Monitoring an Amazon Aurora global database - Amazon Aurora

Monitoring an Amazon Aurora global database

When you create the Aurora DB clusters that make up your Aurora global database, you can choose many options that let you monitor your DB cluster's performance. These options include the following:

  • Amazon RDS Performance Insights – Enables performance schema in the underlying Aurora database engine. To learn more about Performance Insights and Aurora global databases, see Monitoring an Amazon Aurora global database with Amazon RDS Performance Insights.

  • Enhanced monitoring – Generates metrics for process or thread utilization on the CPU.

  • Amazon CloudWatch Logs – Publishes specified log types to CloudWatch Logs. Error logs are published by default, but you can choose other logs specific to your Aurora database engine.

    • For Aurora MySQL–based Aurora DB clusters, you can export the audit log, general log, and slow query log.

    • For Aurora PostgreSQL–based Aurora DB clusters, you can export the Postgresql log.

  • For Aurora PostgreSQL–based global databases, you can use certain functions to check status of your Aurora global database and its instances. To learn how, see Monitoring Aurora PostgreSQL-based Aurora global databases.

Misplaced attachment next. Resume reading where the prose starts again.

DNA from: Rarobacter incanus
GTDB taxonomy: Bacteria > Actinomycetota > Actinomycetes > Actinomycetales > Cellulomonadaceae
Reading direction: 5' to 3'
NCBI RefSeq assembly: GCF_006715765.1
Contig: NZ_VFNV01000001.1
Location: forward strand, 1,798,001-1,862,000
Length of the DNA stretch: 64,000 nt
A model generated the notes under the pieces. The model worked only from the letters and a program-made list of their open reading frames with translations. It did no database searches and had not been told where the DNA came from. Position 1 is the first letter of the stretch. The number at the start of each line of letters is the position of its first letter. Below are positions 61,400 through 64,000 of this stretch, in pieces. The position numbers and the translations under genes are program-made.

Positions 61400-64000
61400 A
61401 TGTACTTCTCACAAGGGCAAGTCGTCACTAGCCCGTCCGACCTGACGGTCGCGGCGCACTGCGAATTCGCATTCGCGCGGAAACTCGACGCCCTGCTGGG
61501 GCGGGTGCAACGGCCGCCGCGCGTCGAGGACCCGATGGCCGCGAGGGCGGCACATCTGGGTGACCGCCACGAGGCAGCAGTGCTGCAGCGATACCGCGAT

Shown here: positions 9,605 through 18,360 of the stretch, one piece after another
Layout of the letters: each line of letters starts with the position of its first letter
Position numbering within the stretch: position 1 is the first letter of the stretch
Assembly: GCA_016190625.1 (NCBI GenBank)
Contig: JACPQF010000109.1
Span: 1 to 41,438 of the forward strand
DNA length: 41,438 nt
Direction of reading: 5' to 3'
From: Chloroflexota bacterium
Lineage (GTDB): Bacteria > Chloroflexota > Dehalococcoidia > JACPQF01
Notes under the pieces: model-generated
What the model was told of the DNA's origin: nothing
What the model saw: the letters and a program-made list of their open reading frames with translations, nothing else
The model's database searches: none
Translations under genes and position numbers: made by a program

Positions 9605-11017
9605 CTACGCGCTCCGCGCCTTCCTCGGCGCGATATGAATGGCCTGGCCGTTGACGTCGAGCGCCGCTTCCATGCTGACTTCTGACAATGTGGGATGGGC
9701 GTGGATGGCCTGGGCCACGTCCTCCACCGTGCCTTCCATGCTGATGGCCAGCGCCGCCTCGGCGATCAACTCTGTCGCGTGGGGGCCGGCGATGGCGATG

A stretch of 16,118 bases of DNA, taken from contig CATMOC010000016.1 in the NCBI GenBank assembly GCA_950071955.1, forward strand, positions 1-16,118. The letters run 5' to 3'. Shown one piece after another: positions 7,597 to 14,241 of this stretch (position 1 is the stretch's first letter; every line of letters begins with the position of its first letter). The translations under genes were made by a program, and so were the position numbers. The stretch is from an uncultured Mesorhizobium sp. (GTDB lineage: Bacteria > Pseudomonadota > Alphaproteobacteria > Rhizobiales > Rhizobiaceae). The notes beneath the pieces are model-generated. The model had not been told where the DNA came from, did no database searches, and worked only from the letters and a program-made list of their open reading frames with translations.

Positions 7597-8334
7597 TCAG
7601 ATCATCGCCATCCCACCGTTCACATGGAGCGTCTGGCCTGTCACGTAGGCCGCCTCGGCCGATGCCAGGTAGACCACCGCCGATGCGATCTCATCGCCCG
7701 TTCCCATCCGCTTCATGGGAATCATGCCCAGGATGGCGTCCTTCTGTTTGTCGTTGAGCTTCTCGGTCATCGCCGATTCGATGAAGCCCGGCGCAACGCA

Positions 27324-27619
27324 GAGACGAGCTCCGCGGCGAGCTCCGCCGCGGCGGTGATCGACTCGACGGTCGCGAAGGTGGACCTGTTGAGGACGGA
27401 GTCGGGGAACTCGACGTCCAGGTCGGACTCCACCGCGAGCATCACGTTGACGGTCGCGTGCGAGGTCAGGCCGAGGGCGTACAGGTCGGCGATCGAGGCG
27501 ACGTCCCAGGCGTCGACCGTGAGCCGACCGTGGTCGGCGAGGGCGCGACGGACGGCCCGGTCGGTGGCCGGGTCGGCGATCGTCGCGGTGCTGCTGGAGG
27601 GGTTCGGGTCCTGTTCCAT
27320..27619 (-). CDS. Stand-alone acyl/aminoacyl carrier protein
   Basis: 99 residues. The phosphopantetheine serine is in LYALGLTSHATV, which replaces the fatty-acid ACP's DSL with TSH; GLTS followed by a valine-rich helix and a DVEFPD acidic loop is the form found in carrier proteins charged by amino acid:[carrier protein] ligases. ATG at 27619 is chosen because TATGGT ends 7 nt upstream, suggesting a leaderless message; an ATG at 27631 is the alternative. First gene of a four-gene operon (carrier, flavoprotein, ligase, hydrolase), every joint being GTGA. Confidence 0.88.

The following screenshot shows some of the options available on the Monitoring tab of a primary Aurora DB cluster in an Aurora global database.


        Screenshot showing the Monitoring page for a selected Aurora DB cluster that's part of an Aurora global database

For more information, see Monitoring an Amazon Aurora DB cluster.

Monitoring an Amazon Aurora global database with Amazon RDS Performance Insights

You can use Amazon RDS Performance Insights for your Aurora global databases. You enable this feature individually, for each Aurora DB cluster in your Aurora global database. To do so, you choose Enable Performance Insights in the Additional configuration section of the Create database page. Or you can modify your Aurora DB clusters to use this feature after they are up and running. You can enable or turn off Performance Insights for each cluster that's part of your Aurora global database.